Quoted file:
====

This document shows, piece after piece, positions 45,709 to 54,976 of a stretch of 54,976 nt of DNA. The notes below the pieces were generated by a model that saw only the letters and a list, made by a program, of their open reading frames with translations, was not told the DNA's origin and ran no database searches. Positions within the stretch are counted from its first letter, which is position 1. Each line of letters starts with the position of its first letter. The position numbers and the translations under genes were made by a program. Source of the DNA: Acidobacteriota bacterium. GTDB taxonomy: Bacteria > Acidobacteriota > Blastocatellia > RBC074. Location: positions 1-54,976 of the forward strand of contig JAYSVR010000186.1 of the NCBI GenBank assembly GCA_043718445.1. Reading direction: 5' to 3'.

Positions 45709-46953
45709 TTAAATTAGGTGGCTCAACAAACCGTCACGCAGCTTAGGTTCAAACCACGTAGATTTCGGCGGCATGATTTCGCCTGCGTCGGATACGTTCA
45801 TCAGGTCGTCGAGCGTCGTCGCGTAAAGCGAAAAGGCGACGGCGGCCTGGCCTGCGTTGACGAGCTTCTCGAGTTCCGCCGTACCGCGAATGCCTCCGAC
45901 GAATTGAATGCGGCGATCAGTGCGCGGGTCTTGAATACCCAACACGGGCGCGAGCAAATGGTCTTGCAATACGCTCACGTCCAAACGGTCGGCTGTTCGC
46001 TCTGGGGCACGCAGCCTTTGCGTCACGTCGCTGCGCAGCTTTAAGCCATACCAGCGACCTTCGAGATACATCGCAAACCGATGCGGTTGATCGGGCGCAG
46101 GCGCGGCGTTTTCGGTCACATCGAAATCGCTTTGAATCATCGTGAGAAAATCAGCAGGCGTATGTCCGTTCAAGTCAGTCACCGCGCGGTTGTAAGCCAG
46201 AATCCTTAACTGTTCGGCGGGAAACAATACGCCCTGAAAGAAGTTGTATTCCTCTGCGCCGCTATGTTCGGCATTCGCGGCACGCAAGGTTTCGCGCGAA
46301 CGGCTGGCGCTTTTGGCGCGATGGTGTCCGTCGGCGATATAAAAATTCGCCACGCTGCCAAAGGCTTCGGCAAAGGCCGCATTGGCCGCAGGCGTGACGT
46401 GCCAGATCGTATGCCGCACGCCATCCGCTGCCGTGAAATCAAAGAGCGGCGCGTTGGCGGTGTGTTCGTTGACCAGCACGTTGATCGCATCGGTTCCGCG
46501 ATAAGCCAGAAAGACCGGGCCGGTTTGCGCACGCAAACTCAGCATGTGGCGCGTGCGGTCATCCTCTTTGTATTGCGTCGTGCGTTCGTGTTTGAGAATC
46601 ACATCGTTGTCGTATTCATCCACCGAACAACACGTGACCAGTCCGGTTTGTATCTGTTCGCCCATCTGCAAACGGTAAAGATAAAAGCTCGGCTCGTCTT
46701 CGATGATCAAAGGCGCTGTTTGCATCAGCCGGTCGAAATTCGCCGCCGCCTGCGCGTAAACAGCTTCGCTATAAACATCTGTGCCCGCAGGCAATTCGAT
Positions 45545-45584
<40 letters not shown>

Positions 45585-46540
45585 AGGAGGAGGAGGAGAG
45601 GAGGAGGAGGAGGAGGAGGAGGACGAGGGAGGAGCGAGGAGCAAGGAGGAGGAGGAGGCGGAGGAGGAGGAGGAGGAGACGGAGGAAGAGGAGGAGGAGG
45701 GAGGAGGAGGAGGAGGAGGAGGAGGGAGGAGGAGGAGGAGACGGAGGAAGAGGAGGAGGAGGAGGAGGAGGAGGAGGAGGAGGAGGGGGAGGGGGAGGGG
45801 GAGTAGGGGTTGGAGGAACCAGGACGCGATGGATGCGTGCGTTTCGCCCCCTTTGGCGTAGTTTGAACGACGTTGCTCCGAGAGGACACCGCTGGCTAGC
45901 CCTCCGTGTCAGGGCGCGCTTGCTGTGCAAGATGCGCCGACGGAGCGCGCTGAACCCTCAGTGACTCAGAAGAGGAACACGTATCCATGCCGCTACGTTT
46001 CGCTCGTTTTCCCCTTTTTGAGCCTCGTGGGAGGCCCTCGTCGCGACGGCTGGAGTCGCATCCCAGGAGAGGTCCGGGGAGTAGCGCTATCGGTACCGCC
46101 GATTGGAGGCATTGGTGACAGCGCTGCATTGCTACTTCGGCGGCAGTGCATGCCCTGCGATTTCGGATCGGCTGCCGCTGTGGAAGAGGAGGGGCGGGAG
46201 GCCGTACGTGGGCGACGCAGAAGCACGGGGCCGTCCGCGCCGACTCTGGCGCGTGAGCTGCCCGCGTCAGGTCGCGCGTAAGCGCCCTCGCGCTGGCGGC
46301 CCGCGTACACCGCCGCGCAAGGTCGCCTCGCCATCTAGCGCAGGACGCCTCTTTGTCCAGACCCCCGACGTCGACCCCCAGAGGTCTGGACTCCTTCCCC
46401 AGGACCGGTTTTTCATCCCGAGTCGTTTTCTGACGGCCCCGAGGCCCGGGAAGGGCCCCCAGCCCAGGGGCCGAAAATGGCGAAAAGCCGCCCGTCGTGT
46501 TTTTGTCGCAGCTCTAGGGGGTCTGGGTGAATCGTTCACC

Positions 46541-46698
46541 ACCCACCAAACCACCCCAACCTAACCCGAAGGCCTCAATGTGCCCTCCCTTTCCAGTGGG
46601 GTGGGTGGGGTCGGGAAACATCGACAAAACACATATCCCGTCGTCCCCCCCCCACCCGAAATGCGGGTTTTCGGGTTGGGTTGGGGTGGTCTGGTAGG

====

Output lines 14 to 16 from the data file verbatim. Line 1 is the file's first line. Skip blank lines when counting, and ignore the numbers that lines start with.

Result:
Positions 45545-45584
<40 letters not shown>

Positions 45585-46540